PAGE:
Rajendra Dhakal, SD=HS Technical Coordinator at Oxfam Nepal
In Nepal, the Sowing Diversity=Harvesting Security project is implemented jointly by Oxfam in Nepal and LI-BIRD. Nepal was selected to implement the phase II of SD=HS in 2019, since then the project has been successful in many ways. We wish to honestly share our successes and challenges with the SD=HS community, to reflect and learn from each other.
In the last three years, SD=HS in Nepal managed to strengthen the capacity of 26,441 households which indirectly benefited a total of 72,877 persons, with women accounting for more than 70% and youth for 40%. Despite Covid and other challenges, the team achieved 76% of its four-year target. This translates as a total of 144 farmer field schools – with 81% of these farmer field schools on participatory plant breeding, and 87 facilitators who received training on different farmer field school topics.
To date, the project has tested 132 germplasms of rice, wheat, potato, soybean, rapeseed, and garlic through the farmer field school (FFS) on participatory plant breeding (PPB).
Adapting to encourage farmers and facilitators participation
SD=HS project Nepal adopted the FFS approaches differently than other SD=HS countries. In Nepal, all facilitators and 90% of master trainers belong to Indigenous smallholder farmers (in other countries government extension workers take up the roles of facilitators and master trainers). Nepal’s experience showed that developing the capacity of a local person is more sustainable compared to training extension workers, as they frequently change workstation and have other priorities.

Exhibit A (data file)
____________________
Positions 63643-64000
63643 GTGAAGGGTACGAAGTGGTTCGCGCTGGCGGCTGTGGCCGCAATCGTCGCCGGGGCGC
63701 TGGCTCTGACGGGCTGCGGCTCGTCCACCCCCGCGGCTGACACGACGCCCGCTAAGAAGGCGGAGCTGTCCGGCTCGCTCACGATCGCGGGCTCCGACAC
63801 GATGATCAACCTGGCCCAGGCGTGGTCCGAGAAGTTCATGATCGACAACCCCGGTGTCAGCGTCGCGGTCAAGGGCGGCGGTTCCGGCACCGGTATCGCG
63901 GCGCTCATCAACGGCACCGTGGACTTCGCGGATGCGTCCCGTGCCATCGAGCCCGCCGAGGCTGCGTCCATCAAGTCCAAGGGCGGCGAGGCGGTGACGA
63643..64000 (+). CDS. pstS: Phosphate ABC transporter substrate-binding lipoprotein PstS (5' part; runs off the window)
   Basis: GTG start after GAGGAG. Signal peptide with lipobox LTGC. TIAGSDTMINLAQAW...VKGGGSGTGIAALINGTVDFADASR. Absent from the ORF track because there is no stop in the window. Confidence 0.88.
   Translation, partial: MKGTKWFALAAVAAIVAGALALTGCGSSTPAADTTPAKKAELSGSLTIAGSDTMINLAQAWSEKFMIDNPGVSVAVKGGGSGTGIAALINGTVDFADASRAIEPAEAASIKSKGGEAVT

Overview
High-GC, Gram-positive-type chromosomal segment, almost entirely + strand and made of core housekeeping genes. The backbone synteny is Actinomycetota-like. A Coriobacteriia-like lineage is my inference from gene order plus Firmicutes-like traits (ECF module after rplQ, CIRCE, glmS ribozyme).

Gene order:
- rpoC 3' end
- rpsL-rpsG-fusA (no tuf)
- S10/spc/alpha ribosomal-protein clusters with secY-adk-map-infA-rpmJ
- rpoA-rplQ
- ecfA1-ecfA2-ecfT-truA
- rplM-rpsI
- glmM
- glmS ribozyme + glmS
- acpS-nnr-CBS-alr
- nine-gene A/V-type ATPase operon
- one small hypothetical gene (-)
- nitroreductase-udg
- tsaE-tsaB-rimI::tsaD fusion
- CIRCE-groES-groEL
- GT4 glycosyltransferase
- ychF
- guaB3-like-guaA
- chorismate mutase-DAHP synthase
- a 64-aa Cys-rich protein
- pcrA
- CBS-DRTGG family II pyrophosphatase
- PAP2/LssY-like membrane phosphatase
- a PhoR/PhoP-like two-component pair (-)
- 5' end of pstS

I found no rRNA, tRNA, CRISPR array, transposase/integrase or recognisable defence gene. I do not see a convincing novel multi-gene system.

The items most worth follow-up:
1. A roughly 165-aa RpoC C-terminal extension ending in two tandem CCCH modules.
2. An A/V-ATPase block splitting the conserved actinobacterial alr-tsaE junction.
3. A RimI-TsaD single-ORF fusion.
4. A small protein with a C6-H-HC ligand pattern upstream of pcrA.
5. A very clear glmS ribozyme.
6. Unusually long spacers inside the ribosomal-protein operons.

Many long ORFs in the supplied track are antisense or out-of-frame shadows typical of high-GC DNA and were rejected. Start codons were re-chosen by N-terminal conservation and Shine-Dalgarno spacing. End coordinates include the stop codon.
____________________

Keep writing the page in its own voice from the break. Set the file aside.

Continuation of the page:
In the first year, we learned that the frequency of weekly classes in every FFS is not feasible for farmers. Many of them would drop out. Over time we adapted and now have an agreement with participants where there is space to skip a few sessions during a season. We have now familiarized ourselves with the methodology, though the theory of Farmer Field School emphasizes the necessity of a weekly basis.
Inspired by other SD=HS countries, the Nepali team adopted the volunteer engagement of facilitators. However, we note a few practical complexities, namely:
1) difficult to maintain when confronted to an established norm of remuneration for FFS facilitators by the government;
2) complicated engagement of facilitators over the long term, and
3) huge time and money investment for organizing Training of Trainers in each season for new FFS topics (FFS for nutrition and local food plants, as well as farmer seed enterprises).
In case of a next phase, we suggest holding a wider discussion around facilitators’ time contribution and their remuneration or rewards.
Another point of attention is data collection. Participants record data on AESA weekly, but they do not know why they are collecting it. Farmers rarely go back to the ASEA form while deciding their preferences. We must ask ourselves: Do we really need so much data?
In Nepal, one of the major challenges in the FFS is the low participation of male farmers. This is problematic because in most communities, men tend to be responsible for the selection of seeds in their field. It will result difficult for a community to adopt varieties chosen from FFS without engaging men.
To solve this issue, SD=HS Nepal reached out to male member through informal research kits; where we distribute seed varieties from the FFS to other farmers in the form of small package to grow and compare with their own varieties.
The project is also increasing awareness about FFS to male members during village meeting.
Community seed banks and Farmers’ seed enterprises